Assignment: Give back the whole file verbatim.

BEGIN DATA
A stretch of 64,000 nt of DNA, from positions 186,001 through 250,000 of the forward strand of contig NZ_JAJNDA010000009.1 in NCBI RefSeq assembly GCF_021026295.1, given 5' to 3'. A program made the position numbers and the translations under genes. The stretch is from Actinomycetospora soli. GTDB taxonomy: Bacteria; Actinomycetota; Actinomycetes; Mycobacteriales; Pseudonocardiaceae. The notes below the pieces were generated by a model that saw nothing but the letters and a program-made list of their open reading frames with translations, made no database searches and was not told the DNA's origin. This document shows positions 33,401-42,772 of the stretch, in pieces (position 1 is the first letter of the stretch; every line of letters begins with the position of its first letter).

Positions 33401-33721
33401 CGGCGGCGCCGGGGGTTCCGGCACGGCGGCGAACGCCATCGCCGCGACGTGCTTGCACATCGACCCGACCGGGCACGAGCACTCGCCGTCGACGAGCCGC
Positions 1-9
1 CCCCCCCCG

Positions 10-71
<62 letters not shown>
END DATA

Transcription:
A stretch of 64,000 nt of DNA, from positions 186,001 through 250,000 of the forward strand of contig NZ_JAJNDA010000009.1 in NCBI RefSeq assembly GCF_021026295.1, given 5' to 3'. A program made the position numbers and the translations under genes. The stretch is from Actinomycetospora soli. GTDB taxonomy: Bacteria; Actinomycetota; Actinomycetes; Mycobacteriales; Pseudonocardiaceae. The notes below the pieces were generated by a model that saw nothing but the letters and a program-made list of their open reading frames with translations, made no database searches and was not told the DNA's origin. This document shows positions 33,401-42,772 of the stretch, in pieces (position 1 is the first letter of the stretch; every line of letters begins with the position of its first letter).

Positions 33401-33721
33401 CGGCGGCGCCGGGGGTTCCGGCACGGCGGCGAACGCCATCGCCGCGACGTGCTTGCACATCGACCCGACCGGGCACGAGCACTCGCCGTCGACGAGCCGC
Positions 1-9
1 CCCCCCCCG

Positions 10-71
<62 letters not shown>